Mock earthquake drill “shakes” Alaska
Alaska National Guardsmen from the 207th Engineer Support Platoon use a mobile application to respond to simulated damage sites during exercise Alaska Shield and Vigilant Guard 2014 in Wasilla. Vigilant Guard is a component of the state-wide exercise Alaska Shield, from March 27-April 2.
BY SGT. MICHELLE BROWN
JOINT BASE ELMENDORF-RICHARDSON— Exercise Alaska Shield and Vigilant Guard-Alaska 2014 kicked off at 10:10 a.m. March 27 when a mock earthquake with a magnitude of 9.2 occurred in Jonah Bay in Prince William Sound.
Vigilant Guard-Alaska 2014 is a regional, tactically focused exercise focused on the response and recovery from a major earthquake and tsunami. The exercise is designed to test the response capabilities of local and state authorities and their ability to work together during a disaster.
Alaska National Guardsmen from the 208th Construction Management Team and the 207th Engineer Support Platoon were notified that as part of the simulation, Alaska’s Governor Sean Parnell declared a state of emergency disaster, activated the National Guard and implemented the state emergency plan.
“We’re tasked today with providing damage assessment throughout the Mat-Su Borough, in support of the Mat-Su Emergency Operation Center,” said Maj. Mark Kelliher, commander of the 208th Construction Management Team. “This includes verifying that the critical infrastructure is operational and sending those initial reports through Orion software.”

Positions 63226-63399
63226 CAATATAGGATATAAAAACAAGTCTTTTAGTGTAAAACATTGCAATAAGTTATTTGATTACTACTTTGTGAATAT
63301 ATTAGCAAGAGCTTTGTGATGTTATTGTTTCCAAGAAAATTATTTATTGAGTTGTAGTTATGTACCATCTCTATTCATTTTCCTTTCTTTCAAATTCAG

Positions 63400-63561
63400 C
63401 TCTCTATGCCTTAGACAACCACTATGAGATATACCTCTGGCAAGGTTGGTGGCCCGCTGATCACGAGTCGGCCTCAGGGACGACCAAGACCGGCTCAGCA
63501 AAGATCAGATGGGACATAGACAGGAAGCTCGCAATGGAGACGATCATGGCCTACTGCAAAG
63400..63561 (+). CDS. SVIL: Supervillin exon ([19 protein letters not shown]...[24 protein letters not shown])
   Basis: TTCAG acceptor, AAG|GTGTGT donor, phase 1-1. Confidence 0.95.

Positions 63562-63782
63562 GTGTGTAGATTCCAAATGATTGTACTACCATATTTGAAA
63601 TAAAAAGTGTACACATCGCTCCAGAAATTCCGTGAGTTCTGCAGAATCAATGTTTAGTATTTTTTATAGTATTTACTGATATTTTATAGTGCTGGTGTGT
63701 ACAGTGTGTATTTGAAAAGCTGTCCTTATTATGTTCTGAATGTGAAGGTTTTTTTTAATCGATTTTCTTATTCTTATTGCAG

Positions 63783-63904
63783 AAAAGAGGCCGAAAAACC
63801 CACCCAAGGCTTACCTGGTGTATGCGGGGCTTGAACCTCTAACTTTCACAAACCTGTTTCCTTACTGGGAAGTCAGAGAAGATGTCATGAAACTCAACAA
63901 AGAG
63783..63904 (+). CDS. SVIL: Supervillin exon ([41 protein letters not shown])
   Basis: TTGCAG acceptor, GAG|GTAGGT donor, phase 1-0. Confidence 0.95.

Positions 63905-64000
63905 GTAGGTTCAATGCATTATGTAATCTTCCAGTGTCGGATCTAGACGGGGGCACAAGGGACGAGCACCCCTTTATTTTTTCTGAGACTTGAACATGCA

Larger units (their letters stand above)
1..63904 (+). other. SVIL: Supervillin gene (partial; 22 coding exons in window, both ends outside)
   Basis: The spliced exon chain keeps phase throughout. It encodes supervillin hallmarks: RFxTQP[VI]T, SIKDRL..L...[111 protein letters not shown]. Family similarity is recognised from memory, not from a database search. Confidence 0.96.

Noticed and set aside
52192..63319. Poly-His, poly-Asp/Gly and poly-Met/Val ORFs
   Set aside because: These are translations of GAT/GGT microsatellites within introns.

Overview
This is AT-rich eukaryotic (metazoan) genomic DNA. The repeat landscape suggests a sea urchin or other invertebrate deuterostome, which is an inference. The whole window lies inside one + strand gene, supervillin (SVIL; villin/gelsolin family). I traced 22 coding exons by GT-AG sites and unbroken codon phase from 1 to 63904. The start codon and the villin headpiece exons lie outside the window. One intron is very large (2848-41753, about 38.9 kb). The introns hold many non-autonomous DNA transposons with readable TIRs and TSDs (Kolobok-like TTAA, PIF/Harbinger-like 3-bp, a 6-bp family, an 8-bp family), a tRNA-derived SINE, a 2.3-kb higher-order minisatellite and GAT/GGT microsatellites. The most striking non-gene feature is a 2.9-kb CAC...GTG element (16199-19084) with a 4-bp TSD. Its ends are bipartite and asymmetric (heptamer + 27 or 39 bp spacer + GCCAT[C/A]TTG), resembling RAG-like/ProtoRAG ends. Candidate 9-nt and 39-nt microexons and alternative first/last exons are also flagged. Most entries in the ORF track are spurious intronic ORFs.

The engineers mobilized to meet with Mat-Su Borough representatives at three local cities: Palmer, Wasilla and Houston.
Casey Cook, Emergency Manager with the Mat-Su Borough Department of Emergency Services, briefed local responders and Alaska Guardsmen at the Central Mat-Su Fire Department, Station 6-5 in the Cottonwood Public Safety Building.
“Our mission is to get information and turn it into intelligence that we can use to plan for further operational periods,” said Cook.
In the scenario, local infrastructures such as bridges, roads, homes and businesses were damaged.
The engineers responded to simulated damage sites and reported the findings back to an EOC using a mobile application.
“Using this software, we can send pictures and damage descriptions to our operations center in real time,” said Cook. “We can also upload those to the state or FEMA operations center. They can then use real-world knowledge to start planning for their response to the local communities.”
Orion, a mobile system by Futurity, allows first responders to collect critical damage assessment data necessary for emergency agencies to coordinate and deploy resources.
Cook said the data collected allows agencies to determine how they can provide local residents with items such as food, shelter and water.
“This training is beneficial to the Alaska National Guard because we are able to work with other state agencies in preparation for a disaster event in Alaska,” Kelliher said.